If, like me, you have only certain days and times that allow you to get out and enjoy your garden — you might decide to “dig-in” and carry out your plans even when weather conditions suggest doing otherwise.
Just brief periods of exposure to high temperatures can cause serious health issues, especially when you are exerting yourself. Make sure to increase your fluid intake — avoiding alcohol and/or sugary or carbonated drinks, since they can seriously heighten dehydration. Take shade-breaks often, to allow your body temperature to normalize.
Signs of heat-related illness include high body temperature, headaches, dizziness or confusion, nausea, rapid heartbeat and even loss of consciousness. Seniors, children and folks who are overweight or on certain medications (ask your doctor) need to be extra careful.
Don't cut safety measures when you are in a hurry or tired – accidents can happen in the blink of an eye, and the ramifications just aren't worth it! When using power tools, wear safely glasses, gloves, sturdy shoes and proper clothing to protect your body. If using loud equipment, protect your hearing with earplugs or headphones.
If using chemicals, please read and follow the directions! Applying too much, or even the right amount but in the wrong way can be dangerous to you, your pets and your plants and soil!
Be sure to protect yourself from mosquitoes and ticks, too. Use an insect repellent with DEET. Wear a long-sleeve shirt and long pants; tuck your pant legs inside your socks; and check your body thoroughly after gardening (and/or a hike). Make sure to dump any standing water around your garden or property, since mosquitoes can breed in just a capful of water.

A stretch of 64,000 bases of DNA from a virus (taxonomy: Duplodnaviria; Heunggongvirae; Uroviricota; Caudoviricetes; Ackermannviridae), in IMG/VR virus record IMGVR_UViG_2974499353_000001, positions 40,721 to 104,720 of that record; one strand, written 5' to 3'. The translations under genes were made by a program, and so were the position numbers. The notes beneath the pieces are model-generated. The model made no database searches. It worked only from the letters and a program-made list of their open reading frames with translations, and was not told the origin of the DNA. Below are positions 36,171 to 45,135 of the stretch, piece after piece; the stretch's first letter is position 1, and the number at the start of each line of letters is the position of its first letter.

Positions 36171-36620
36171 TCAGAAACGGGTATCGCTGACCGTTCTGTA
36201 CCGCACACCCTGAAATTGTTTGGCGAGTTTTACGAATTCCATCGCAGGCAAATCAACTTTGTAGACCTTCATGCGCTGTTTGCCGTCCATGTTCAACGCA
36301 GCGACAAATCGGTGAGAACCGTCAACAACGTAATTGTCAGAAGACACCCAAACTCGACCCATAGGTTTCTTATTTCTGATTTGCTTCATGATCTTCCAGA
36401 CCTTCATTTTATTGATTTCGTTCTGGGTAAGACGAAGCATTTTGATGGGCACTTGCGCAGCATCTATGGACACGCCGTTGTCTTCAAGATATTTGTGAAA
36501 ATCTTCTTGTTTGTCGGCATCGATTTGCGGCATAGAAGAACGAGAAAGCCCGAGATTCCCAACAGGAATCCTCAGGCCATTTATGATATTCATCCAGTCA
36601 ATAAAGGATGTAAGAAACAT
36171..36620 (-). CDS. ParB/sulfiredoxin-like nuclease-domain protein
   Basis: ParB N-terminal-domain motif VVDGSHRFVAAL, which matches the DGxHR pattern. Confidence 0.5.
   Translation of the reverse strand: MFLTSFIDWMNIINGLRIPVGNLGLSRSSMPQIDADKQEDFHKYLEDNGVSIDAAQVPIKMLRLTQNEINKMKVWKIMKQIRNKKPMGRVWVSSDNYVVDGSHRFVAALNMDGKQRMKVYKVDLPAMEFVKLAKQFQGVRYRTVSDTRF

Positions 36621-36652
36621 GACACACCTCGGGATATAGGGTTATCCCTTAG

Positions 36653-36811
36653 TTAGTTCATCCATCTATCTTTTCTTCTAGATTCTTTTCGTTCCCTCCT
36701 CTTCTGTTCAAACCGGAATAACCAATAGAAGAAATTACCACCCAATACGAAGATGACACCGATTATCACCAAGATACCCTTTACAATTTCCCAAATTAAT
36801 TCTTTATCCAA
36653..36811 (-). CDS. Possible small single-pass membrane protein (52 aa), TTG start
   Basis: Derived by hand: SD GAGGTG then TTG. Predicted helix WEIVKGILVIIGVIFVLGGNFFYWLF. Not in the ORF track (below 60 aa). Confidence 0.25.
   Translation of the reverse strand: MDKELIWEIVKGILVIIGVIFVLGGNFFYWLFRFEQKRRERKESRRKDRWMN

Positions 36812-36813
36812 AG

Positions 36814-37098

And just as your Mom says, use your sunscreen! You need to reapply it often when working up a sweat outdoors. Also, wear sunglasses and a wide-brim hat to protect your eyes, face and neck.
Make sure to get regular medical checkups and a tetanus vaccination every 10 years. Tetanus, which lives in soil, can enter the body through a scratch from a thorn or a cut from garden shears or other tools.
Master Garden Bonnie Wagner recently sent out a list of other helpful tips: Make sure your tools are sharp so you don't have to put so much muscle into using them, and choose tools with long handles to avoid bending or kneeling whenever possible. If your task requires you to get up and down a lot, use a garden kneeler with handles, so both your legs and arms can help you change position.
Buy ergonomic tools that fit your hand and are designed to minimize strain. If you don't have the proper tool for the job, rent or borrow one. Don't try to make do with the wrong one. Use a wheel barrow or wagon to move around heavy or bulky items. Don't carry them with your arms extended in front of you, since that increases strain on your back. Consider hiring someone to do dangerous jobs such ladder work and or using power tools with which you aren't familiar. You'll find it to be money well-spent!
Gardening is an excellent way to stay healthy both physically and mentally, provided you take care of yourself and actually stop once in a while to smell the roses!
by UC Master Gardener Rebecca Jepsen
Photo courtesy of Rebecca Jepsen
This article first appeared in the July 23 issue of the San Jose Mercury News.